Art Behind the Scenes Curatorial

Restoring Duane Hanson’s Beloved “Janitor”

Duane Hanson (American, 1925-1996), Janitor, 1973. Polyester, fiberglass, and mixed media; 65 1/2 x 28 x 22 in. Milwaukee Art Museum, Gift of Friends of Art M1973.91. Photo credit John Nienhuis. © Estate of Duane Hanson/Licensed by VAGA, New York, NY.

Duane Hanson’s lifelike Janitor (1973) is one of the Museum’s most beloved works of art. It generates curiosity on many levels: How did the artist make the sculpture so realistic? What does this photo-realistic artwork mean? What does he wear under his uniform? How does the Museum take care of this unusual work of art?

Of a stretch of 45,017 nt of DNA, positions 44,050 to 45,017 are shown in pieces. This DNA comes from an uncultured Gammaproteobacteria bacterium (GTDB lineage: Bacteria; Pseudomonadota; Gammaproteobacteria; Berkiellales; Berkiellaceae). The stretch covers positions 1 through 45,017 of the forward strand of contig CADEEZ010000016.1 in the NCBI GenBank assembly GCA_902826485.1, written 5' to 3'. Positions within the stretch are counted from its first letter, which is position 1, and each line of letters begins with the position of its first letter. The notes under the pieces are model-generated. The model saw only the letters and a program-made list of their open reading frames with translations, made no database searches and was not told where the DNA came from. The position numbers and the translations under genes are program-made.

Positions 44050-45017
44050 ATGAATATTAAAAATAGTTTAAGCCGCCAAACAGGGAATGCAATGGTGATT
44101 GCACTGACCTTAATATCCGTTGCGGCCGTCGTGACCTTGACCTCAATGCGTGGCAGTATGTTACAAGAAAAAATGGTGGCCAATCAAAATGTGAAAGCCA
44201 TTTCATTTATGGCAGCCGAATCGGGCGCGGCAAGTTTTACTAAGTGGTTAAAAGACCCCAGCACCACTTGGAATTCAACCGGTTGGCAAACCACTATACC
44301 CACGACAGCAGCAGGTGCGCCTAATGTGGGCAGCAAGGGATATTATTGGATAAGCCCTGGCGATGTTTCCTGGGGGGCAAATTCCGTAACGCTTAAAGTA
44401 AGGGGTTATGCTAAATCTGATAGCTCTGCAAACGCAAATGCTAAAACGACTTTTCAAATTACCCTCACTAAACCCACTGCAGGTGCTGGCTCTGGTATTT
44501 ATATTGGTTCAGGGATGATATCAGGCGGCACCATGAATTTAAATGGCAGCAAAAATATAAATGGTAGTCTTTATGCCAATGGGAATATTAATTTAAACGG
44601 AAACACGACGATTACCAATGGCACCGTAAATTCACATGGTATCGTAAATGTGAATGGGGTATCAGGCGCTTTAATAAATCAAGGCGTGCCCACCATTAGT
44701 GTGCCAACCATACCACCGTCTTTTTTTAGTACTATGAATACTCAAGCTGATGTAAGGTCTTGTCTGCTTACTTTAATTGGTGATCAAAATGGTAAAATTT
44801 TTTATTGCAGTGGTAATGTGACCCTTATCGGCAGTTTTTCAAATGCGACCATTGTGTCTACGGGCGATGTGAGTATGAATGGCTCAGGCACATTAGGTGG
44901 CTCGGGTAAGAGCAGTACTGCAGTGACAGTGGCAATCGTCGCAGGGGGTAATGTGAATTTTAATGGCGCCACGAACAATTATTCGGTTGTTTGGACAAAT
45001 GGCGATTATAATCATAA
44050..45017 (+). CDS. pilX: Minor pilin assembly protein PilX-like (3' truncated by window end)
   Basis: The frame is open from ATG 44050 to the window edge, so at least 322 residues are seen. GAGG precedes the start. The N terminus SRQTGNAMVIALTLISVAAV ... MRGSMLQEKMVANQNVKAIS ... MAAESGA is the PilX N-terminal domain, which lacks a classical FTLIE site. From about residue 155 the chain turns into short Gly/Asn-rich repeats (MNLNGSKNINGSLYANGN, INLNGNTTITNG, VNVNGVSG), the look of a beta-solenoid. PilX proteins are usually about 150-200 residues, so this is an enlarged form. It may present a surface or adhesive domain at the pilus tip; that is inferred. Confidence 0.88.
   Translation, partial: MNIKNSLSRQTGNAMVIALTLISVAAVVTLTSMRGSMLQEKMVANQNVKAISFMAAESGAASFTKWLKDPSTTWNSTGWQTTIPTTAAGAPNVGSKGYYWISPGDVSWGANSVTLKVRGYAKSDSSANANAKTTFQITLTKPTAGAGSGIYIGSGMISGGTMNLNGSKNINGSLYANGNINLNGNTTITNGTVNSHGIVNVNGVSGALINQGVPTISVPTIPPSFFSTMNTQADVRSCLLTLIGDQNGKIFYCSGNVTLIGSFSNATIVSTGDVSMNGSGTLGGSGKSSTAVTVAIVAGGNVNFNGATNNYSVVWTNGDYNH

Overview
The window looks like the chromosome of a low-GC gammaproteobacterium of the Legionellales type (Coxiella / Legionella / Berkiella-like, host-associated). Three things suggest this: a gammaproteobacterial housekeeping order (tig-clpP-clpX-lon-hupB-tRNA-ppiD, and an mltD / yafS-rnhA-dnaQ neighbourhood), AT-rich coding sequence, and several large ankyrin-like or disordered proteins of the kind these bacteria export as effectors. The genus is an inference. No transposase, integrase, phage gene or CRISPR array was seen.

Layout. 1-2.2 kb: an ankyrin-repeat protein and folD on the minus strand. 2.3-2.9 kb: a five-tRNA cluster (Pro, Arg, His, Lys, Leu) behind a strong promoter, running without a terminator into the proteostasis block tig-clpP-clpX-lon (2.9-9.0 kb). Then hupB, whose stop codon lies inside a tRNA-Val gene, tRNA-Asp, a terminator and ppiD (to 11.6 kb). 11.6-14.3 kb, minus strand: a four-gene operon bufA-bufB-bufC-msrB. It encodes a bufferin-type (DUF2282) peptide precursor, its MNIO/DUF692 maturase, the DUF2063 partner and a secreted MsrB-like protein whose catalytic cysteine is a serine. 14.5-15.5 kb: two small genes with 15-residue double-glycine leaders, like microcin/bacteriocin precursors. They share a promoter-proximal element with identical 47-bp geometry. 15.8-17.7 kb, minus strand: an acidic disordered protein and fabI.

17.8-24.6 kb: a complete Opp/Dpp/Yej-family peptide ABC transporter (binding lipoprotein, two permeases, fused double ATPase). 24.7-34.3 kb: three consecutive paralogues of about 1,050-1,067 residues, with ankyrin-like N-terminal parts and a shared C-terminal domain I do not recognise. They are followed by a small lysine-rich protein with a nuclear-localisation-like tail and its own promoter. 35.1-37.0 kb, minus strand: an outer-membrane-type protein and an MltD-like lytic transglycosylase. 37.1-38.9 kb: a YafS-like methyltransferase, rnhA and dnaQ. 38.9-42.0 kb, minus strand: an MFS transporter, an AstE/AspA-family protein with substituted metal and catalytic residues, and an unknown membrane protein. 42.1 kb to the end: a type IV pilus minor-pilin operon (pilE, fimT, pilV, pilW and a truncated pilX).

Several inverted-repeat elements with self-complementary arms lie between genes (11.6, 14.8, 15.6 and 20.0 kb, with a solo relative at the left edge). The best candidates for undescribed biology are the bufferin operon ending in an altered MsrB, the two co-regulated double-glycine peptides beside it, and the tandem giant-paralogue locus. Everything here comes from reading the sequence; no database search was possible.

To that final question, “carefully and creatively” is the answer that the Museum’s Docents recently learned from senior conservator Jim DeYoung. The Milwaukee Art Museum agreed to loan Janitor to the Walker Art Center for the Lifelike exhibition, Feb 25 – May 27, 2012. In preparation for the artwork’s exhibition in Minneapolis, Jim’s conservation team turned their restoration attention and considerable skills to making Janitor appear in pristine condition and ready for travel.

The details of this restoration are fascinating.

Curious about how a conservator cleans 40-year-old human hair affixed to plastic? Hint: They don’t use Head and Shoulders shampoo. Read on to find out more!